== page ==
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Kiev-11 camera (Pic: Leitz Photographica)
The Kiev-11 camera, showing the shutter selection dial on the right-hand side (Pic: Leitz Photographica)

An extremely rare prototype of a lost Soviet SLR camera which never made it into production is being auctioned in Germany next month.

The grey-painted Kiev-11 SLR is being sold in Wetzlar at the Leitz Photographica Auction on 11 June. The camera is being sold along with three prototype lenses, all given the designation ARS – a 20/3.5, a 50/2 and a 135/4.

The Kiev-11 is thought to have influenced the innovative Kiev-10 SLR released in 1965. An entirely new design which was not based on anything from a Western camera producer, the Kiev-10 featured a fan-shaped shutter and a shutter-priority auto-exposure system – one of the first to be found on any SLR camera in the world.

Leitz Photographica says this example – which lacks the large selenium meter panel seen on other Kiev-11 prototypes – “might be the only existing outfit of the Kiev-11”.

The camera is expected to fetch between €10,000 and €12,000 (£8,770 to £10,525) and at time of writing had attracted bids as high as €6,000 (5,260).

Only a few examples of the Kiev-11 are thought to have been made – this, with the serial number 6500005 appears to have been the fifth constructed. The camera shows some interesting differences to what would become the production Kiev-10.  It has the same aperture selection dial (on the left-hand-side of the lens mount, looking at the camera) but also has a similar dial on the right-hand-side of the lens mount to choose shutter speeds. This was moved to a more traditional place on the top plate of the camera when the Kiev-10 went into production.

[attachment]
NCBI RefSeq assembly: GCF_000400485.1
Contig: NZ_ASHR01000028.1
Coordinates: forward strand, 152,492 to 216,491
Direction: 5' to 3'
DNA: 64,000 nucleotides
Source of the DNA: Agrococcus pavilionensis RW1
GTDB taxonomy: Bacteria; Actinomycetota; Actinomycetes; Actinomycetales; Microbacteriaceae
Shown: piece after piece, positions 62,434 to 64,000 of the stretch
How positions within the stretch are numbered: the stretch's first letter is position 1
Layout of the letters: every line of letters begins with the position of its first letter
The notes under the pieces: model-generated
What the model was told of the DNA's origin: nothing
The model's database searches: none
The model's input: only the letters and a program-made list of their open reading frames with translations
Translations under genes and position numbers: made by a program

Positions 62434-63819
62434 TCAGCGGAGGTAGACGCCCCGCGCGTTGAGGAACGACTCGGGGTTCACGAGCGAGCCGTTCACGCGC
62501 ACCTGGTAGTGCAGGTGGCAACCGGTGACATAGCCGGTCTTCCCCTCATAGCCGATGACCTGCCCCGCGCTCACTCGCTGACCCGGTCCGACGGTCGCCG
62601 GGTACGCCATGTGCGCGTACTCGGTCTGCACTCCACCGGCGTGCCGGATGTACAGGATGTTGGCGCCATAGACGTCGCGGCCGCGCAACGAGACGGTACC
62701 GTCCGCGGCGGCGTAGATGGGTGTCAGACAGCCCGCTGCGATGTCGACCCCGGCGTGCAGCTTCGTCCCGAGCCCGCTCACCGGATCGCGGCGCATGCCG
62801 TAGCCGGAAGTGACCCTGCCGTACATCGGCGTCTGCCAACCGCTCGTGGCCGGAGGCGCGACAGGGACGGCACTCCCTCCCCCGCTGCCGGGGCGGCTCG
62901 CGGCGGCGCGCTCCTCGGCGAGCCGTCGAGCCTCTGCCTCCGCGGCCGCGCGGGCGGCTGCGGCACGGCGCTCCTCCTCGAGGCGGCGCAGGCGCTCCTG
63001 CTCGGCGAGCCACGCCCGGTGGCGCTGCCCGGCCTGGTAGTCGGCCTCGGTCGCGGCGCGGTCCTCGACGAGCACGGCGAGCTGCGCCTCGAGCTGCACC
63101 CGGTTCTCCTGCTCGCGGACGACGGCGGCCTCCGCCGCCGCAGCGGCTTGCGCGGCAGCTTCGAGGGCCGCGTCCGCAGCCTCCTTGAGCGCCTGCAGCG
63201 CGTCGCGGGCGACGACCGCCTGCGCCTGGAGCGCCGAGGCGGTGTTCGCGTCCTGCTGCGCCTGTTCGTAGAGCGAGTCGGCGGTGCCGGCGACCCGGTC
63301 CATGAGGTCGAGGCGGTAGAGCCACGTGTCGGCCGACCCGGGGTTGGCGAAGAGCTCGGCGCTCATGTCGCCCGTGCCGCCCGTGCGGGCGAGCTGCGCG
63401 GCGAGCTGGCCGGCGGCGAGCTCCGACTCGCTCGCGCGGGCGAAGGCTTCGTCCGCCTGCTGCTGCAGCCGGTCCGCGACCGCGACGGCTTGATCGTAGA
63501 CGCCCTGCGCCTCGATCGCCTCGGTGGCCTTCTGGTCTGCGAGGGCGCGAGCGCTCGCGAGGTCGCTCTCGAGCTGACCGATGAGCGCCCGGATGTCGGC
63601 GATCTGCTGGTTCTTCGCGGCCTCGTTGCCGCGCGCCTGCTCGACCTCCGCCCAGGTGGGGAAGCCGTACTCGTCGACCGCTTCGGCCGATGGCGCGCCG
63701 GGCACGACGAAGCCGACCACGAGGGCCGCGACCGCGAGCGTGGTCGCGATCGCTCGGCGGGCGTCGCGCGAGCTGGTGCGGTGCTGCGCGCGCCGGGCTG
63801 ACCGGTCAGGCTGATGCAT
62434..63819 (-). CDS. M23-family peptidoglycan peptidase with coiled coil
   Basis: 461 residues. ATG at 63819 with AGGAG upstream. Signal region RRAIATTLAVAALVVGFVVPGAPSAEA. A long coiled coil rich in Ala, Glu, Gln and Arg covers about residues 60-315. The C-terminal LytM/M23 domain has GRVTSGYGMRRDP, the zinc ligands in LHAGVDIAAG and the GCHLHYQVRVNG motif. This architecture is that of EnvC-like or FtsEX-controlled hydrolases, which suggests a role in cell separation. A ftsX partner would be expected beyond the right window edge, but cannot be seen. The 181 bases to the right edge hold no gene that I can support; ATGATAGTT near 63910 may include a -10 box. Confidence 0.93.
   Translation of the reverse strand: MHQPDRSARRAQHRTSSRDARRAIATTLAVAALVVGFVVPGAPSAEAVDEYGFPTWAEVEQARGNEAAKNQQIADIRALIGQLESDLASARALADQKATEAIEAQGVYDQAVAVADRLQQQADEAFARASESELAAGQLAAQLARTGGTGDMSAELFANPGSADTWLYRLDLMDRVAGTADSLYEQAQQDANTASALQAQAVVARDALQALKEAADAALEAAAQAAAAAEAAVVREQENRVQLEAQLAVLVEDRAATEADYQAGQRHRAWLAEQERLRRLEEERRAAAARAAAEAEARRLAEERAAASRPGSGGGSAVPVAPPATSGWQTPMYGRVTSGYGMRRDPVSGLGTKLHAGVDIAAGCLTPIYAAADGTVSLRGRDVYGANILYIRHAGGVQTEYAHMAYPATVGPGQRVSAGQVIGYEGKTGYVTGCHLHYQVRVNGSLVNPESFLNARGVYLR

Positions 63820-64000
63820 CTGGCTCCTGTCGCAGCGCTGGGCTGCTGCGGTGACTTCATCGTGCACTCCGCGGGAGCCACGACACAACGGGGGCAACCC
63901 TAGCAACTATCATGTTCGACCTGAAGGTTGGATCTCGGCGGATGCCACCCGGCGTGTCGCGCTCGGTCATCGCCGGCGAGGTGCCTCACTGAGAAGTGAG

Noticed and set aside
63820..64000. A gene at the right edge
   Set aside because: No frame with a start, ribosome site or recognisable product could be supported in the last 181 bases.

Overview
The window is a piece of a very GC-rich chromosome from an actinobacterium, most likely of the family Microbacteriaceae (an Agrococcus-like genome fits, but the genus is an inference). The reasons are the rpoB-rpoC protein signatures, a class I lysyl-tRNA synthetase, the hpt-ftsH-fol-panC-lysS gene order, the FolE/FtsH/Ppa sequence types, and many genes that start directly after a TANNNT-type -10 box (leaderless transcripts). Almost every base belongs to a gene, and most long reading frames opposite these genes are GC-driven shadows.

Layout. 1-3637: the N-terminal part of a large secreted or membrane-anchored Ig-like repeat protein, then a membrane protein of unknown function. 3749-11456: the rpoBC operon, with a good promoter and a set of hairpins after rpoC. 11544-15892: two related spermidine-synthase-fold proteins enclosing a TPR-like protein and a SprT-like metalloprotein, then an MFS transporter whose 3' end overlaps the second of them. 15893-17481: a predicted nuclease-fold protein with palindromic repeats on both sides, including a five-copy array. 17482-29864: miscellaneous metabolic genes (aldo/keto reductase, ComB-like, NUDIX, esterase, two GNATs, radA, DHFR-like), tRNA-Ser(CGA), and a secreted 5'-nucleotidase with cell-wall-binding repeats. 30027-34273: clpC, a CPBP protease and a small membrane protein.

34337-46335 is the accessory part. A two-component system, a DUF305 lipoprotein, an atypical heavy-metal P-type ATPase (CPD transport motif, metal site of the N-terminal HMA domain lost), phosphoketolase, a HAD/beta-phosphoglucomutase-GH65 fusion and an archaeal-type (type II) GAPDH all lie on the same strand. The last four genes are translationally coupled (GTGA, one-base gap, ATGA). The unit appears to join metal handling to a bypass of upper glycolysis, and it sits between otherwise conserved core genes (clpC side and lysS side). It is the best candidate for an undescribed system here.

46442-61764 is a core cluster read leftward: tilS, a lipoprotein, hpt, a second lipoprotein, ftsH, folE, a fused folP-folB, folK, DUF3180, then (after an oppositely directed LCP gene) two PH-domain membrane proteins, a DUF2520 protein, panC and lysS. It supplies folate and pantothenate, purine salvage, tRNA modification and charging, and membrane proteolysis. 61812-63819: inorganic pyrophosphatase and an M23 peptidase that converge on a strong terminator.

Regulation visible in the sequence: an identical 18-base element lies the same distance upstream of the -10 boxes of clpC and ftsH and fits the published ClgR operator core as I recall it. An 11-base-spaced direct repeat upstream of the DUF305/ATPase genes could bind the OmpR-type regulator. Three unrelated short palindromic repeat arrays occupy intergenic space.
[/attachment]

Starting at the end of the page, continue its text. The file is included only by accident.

The Kiev-11 up for sale also shows no sign of a selenium meter window (which powered the Kiev-10’s auto-exposure system) and no sign – at least from the pictures provided by Leitz Photographica – of an automatic setting which would match an aperture to the chosen shutter speed. This is usually found above the narrowest aperture (f22) on the aperture dial. The lack of a battery compartment – which was found on the Kiev-10’s descendant, the 1970s-era Kiev-15 – means this example might have been built without a metering system to test other aspects of the camera’s design.

Visible in the following photo, however, is what looks to be some kind of metering window above the lens mount. It’s a design which did not make it into any production Kiev SLRS.

Window above lens mount (Pic: Leitz Photographica)
This window looks like a meter display, right above the lens mount (Pic: Leitz Photographica)

This intriguing prototype shouldn’t be confused with a short run of other SLRs also called the Kiev-11, which moved the large selenium mater window to the right-hand-side of the camera to avoid reflections from the lens fooling the metering system. A handful of these cameras were built in 1970 but the concept was scrapped in favour of the battery-powered, Contarex Super-esque Kiev-15.

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Stephen Dowling
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